Windows 8 Enterprise could fuel BYOD


In a new post on The Windows Blog, senior director of Windows Erwin Visser outlined some of the features of the Enterprise edition of Microsoft's upcoming Windows 8 operating system.

What caught my attention was a new feature called Windows To Go, which will only be available on Windows 8 Enterprise. As reported earlier, Windows To Go allows an entire Windows 8 desktop to be stored on a USB flash drive. Plugging this external drive into a desktop or laptop and booting it up will bring up a managed, corporate Windows 8 desktop.

The purpose of this feature is simple. As described by Visser, it will allow IT organizations to support the bring-your-own-device trend, giving staff access to the corporate environment without compromising security. Loading the entire operating environment from the flash drive negates the effect of any malware or security issues present on the physical machine.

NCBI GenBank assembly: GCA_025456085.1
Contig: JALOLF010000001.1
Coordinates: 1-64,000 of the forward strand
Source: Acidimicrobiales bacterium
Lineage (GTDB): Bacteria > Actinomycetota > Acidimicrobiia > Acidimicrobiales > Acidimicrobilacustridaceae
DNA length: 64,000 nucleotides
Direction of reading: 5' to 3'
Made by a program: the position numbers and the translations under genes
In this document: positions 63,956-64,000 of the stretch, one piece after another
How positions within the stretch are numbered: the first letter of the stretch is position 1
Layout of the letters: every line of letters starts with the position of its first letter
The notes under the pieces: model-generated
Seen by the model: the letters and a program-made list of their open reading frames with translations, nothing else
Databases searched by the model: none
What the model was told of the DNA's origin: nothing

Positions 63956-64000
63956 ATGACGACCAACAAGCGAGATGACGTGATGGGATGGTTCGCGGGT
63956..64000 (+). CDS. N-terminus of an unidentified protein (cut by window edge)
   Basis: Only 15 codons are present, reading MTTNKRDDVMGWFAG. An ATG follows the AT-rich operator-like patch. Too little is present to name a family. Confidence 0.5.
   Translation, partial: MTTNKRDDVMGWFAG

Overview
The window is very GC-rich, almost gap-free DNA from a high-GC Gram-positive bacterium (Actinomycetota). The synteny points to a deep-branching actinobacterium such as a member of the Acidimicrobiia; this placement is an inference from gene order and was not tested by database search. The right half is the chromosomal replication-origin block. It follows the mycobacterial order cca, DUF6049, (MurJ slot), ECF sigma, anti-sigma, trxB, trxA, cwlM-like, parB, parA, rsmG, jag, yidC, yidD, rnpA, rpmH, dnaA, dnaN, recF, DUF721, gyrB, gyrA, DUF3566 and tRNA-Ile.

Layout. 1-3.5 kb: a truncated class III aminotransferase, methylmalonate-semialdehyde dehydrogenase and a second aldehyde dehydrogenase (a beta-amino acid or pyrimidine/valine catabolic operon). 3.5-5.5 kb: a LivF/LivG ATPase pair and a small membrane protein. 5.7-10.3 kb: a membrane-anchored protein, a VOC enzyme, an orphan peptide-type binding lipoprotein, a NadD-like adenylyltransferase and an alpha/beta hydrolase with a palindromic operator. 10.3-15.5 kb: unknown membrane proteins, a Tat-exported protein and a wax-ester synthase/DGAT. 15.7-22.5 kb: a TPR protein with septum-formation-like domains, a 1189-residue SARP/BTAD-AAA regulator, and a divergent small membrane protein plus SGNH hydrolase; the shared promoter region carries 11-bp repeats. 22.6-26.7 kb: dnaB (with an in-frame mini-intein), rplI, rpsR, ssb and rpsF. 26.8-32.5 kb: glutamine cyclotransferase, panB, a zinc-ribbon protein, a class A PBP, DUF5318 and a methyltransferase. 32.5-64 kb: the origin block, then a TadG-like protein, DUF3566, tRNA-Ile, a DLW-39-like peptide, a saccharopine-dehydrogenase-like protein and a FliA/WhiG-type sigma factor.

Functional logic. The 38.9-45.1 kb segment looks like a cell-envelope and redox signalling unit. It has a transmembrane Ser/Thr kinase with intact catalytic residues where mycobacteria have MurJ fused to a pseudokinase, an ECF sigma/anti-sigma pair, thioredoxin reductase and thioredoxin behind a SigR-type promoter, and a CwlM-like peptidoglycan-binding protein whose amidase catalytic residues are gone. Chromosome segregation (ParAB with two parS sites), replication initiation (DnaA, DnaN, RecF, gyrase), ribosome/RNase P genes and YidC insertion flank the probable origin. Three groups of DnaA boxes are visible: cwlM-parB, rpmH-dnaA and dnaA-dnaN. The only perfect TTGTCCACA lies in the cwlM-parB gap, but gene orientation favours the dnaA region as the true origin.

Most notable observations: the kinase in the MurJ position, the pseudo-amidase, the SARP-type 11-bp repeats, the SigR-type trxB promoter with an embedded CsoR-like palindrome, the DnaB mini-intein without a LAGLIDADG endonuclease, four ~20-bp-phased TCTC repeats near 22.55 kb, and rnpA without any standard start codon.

In order to further enforce security, unplugging the flash drive from which Windows 8 was loaded will cause the machine to freeze for a minute, according to an Ars Technica article from late last year. A shutdown is forcibly performed if the disk is not returned within the stipulated amount of time.

Though there is no mention of minimum hardware specifications to support Windows To Go, there is no reason why any laptop or PC capable of meeting Windows 8's hardware specifications should not work.

Given the new Intel ultrabook-tablet hybrid demonstrated by the chip maker last week, I cannot help but envision a generation of workers toting their personal Windows 8 hybrid device or ultrabook to work. They can boot into Windows 8 Enterprise using Windows To Go when in the office, and unplug it before leaving for the day.

In this way, Windows 8 Enterprise could well fuel BYOD. - Paul Mah  (Twitter @paulmah)